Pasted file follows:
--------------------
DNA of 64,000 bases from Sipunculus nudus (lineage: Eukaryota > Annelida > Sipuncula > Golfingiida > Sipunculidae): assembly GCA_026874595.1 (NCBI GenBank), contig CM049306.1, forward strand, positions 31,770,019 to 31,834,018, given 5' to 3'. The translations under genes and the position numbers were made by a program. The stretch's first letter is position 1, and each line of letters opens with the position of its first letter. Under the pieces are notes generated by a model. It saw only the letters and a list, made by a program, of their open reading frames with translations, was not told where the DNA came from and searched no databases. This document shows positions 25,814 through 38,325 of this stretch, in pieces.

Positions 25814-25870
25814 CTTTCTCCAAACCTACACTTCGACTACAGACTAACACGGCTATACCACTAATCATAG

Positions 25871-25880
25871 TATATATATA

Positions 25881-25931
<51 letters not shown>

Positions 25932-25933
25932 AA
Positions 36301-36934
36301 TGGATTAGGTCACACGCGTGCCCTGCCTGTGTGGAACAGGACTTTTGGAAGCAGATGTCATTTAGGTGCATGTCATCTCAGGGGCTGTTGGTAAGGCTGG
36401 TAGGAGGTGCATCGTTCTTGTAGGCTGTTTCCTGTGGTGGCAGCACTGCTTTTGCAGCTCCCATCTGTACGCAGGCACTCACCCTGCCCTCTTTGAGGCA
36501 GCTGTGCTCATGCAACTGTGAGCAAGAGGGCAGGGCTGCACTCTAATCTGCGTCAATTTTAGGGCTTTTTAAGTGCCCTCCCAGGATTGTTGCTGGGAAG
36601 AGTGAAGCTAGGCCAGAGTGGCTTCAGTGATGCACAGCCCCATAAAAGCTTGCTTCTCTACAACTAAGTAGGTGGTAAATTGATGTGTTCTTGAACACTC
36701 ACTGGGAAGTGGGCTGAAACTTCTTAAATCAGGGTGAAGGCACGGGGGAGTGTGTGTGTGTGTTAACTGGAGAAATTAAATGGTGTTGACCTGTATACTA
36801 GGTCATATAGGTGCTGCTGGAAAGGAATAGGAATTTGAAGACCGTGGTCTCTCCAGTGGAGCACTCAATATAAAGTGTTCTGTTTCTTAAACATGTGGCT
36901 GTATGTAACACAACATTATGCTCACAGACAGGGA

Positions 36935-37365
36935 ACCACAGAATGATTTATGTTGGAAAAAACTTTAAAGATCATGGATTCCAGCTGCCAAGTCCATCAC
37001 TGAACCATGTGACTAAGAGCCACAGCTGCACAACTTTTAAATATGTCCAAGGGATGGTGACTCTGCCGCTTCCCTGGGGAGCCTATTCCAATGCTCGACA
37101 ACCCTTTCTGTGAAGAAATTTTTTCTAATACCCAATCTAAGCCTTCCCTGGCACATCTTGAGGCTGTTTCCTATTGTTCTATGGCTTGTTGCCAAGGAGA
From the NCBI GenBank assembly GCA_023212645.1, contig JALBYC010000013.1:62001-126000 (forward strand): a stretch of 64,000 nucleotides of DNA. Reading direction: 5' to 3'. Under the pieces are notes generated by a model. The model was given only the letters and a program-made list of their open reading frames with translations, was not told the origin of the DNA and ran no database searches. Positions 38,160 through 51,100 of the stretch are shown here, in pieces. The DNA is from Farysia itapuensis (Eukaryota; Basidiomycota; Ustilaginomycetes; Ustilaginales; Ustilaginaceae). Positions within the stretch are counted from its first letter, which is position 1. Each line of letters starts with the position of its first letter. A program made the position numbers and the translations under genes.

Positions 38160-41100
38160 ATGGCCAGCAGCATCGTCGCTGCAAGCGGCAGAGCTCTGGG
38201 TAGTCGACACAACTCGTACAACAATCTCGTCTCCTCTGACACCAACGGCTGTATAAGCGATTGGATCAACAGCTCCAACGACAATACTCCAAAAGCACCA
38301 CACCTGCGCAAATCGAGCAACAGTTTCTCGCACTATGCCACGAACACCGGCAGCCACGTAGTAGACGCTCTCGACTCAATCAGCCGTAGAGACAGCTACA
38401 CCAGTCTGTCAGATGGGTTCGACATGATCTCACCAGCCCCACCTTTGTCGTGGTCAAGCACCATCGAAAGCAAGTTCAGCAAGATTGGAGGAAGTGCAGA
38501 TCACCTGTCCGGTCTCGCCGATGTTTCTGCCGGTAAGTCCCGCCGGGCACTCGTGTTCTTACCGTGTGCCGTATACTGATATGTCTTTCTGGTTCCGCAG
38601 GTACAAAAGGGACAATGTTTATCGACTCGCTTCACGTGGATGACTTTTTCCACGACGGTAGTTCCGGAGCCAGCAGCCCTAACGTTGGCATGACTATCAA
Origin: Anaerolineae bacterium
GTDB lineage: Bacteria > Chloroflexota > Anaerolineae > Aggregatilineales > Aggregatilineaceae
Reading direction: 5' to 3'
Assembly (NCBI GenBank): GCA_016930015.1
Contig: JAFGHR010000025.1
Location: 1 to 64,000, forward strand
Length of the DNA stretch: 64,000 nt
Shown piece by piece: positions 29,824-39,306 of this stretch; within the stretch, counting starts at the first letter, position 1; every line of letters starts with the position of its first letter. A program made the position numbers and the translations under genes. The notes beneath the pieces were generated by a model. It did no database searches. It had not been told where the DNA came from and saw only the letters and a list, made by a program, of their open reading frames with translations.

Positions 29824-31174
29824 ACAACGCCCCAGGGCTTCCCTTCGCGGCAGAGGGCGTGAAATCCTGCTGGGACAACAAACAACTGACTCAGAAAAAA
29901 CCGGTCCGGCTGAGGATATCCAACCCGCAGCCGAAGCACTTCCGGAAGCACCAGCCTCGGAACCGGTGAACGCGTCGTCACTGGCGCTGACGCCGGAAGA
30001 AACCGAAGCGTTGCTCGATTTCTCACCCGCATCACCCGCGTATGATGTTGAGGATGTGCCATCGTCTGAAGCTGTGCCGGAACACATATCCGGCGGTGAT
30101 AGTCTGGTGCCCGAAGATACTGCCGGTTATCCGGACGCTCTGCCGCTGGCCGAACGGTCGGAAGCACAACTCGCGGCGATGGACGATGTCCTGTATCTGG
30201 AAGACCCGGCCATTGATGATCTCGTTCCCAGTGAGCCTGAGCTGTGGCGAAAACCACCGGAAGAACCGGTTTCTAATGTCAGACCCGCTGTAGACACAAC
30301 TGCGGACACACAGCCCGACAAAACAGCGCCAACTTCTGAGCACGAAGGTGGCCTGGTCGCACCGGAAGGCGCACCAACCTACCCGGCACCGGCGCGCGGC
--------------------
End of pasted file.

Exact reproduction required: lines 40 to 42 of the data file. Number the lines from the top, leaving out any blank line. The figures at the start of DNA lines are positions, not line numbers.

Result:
29901 CCGGTCCGGCTGAGGATATCCAACCCGCAGCCGAAGCACTTCCGGAAGCACCAGCCTCGGAACCGGTGAACGCGTCGTCACTGGCGCTGACGCCGGAAGA
30001 AACCGAAGCGTTGCTCGATTTCTCACCCGCATCACCCGCGTATGATGTTGAGGATGTGCCATCGTCTGAAGCTGTGCCGGAACACATATCCGGCGGTGAT
30101 AGTCTGGTGCCCGAAGATACTGCCGGTTATCCGGACGCTCTGCCGCTGGCCGAACGGTCGGAAGCACAACTCGCGGCGATGGACGATGTCCTGTATCTGG